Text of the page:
Terms: Spr | Units: 2

ARTHIST 36: Dangerous Ideas (COMPLIT 36A, EALC 36, ENGLISH 71, ETHICSOC 36X, FRENCH 36, HISTORY 3D, MUSIC 36H, PHIL 36, POLISCI 70, SLAVIC 36)

Ideas matter. Concepts such as race, progress, and equality have inspired social movements, shaped political systems, and dramatically influenced the lives of individuals. Others, like gender identity, universal basic income, and historical memory play an important role in contemporary debates in the United States. All of these ideas are contested, and they have a real power to change lives, for better and for worse. In this one-unit class we will examine these dangerous ideas. Each week, a faculty member from a different department in the humanities and arts will explore a concept that has shaped human experience across time and space. Some weeks will have short reading assignments, but you are not required to purchase any materials.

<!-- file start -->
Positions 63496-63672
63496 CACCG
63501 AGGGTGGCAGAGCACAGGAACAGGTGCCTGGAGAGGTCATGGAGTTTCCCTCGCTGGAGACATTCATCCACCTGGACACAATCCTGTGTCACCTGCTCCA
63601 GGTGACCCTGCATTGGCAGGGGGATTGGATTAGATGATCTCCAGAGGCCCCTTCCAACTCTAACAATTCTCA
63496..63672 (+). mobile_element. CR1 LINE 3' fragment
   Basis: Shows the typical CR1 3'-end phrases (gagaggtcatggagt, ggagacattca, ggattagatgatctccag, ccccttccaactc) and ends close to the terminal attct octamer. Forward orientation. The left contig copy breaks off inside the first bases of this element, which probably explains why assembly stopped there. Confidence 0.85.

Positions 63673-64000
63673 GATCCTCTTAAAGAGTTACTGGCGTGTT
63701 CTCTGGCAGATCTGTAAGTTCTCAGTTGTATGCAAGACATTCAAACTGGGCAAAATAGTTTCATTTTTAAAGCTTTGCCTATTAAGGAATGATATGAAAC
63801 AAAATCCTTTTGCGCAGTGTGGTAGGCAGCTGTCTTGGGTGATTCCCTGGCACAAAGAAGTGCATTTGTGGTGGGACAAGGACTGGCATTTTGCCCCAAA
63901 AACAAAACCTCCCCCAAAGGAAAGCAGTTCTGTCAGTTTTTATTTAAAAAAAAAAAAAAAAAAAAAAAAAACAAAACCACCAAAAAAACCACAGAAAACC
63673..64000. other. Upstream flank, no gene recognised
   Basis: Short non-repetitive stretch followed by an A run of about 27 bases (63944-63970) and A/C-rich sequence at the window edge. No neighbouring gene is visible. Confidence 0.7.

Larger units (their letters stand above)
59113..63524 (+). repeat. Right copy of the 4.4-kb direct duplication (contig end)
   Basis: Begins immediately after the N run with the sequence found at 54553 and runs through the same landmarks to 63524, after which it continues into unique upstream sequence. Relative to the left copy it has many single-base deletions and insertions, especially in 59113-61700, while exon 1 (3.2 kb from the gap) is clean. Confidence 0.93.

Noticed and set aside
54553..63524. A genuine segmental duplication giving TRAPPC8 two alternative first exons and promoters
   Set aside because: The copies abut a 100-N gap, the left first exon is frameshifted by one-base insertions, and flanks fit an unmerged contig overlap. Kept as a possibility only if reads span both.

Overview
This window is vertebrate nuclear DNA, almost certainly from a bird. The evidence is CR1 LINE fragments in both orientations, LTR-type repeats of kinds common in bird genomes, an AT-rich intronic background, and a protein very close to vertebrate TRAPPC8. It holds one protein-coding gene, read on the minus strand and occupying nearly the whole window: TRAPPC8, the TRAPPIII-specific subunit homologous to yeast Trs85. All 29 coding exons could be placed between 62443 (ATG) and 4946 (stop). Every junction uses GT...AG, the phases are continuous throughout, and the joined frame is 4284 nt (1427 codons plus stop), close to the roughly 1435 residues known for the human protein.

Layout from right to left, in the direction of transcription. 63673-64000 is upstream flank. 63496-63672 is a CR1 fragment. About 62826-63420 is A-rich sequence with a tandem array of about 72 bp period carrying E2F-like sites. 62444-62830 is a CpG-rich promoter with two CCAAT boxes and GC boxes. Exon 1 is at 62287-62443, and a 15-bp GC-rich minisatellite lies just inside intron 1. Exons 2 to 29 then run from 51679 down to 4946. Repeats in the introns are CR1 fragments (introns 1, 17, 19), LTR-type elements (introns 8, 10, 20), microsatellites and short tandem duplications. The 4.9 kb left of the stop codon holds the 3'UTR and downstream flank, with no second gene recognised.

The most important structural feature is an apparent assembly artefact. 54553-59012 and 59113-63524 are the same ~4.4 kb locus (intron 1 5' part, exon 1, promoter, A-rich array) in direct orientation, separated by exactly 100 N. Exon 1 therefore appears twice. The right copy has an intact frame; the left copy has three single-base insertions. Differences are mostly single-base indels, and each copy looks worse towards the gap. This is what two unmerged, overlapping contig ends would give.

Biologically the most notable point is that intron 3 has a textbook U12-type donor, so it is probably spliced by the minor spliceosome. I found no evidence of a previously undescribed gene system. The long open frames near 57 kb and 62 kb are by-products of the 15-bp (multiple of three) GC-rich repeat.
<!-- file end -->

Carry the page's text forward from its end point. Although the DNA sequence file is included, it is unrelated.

Terms: Spr | Units: 1
Instructors: Anderson, R. (PI)

ARTHIST 100N: The Artist in Ancient Greek Society (CLASSICS 18N)

Given the importance of art to all aspects of their lives, the Greeks had reason to respect their artists. Yet potters, painters and even sculptors possessed little social standing. n nWhy did the Greeks value the work of craftsmen but not the men themselves? Why did Herodotus dismiss those who worked with their hands as "mechanics?" What prompted Homer to claim that "there is no greater glory for a man¿ than what he achieves with his own hands," provided that he was throwing a discus and not a vase on a wheel?n nPainted pottery was essential to the religious and secular lives of the Greeks. Libations to the gods and to the dead required vases from which to pour them. Economic prosperity depended on the export of wine and oil in durable clay containers. At home, depictions of gods and heroes on vases reinforced Greek values and helped parents to educate their children. Ceramic sets with scenes of Dionysian excess were reserved for elite symposia from which those who potted and painted more »